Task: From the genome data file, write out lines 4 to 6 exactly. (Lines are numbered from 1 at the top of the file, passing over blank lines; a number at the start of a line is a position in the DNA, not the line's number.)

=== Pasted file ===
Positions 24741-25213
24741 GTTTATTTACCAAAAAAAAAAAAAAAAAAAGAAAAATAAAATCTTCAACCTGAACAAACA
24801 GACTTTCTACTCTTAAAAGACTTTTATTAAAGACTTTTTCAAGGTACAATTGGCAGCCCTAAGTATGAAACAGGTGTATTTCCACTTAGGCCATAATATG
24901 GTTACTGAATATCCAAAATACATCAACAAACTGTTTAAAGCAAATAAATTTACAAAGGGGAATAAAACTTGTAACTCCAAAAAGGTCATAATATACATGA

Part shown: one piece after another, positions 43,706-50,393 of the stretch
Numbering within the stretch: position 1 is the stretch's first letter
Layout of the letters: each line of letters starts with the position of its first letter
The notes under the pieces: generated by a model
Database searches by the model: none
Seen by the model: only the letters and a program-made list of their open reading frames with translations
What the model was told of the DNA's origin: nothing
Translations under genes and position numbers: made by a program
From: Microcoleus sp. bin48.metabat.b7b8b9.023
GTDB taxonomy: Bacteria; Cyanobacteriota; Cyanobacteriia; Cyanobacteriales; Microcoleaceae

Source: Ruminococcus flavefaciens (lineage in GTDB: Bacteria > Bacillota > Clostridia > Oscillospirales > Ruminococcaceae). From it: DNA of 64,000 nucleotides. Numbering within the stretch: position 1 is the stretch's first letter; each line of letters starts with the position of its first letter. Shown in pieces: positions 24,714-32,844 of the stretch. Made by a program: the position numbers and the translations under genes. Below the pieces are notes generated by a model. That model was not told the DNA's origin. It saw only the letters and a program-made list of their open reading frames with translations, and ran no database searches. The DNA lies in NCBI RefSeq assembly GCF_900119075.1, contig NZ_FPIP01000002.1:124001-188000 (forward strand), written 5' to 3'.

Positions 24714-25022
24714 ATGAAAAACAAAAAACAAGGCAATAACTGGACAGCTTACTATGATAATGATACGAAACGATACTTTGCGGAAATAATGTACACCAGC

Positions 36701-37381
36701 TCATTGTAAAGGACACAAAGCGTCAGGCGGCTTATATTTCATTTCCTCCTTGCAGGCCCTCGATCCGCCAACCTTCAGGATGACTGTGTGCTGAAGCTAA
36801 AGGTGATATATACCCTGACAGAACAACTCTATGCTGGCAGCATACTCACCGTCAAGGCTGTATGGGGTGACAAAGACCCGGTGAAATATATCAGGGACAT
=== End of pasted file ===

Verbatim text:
24901 GTTACTGAATATCCAAAATACATCAACAAACTGTTTAAAGCAAATAAATTTACAAAGGGGAATAAAACTTGTAACTCCAAAAAGGTCATAATATACATGA

Part shown: one piece after another, positions 43,706-50,393 of the stretch
Numbering within the stretch: position 1 is the stretch's first letter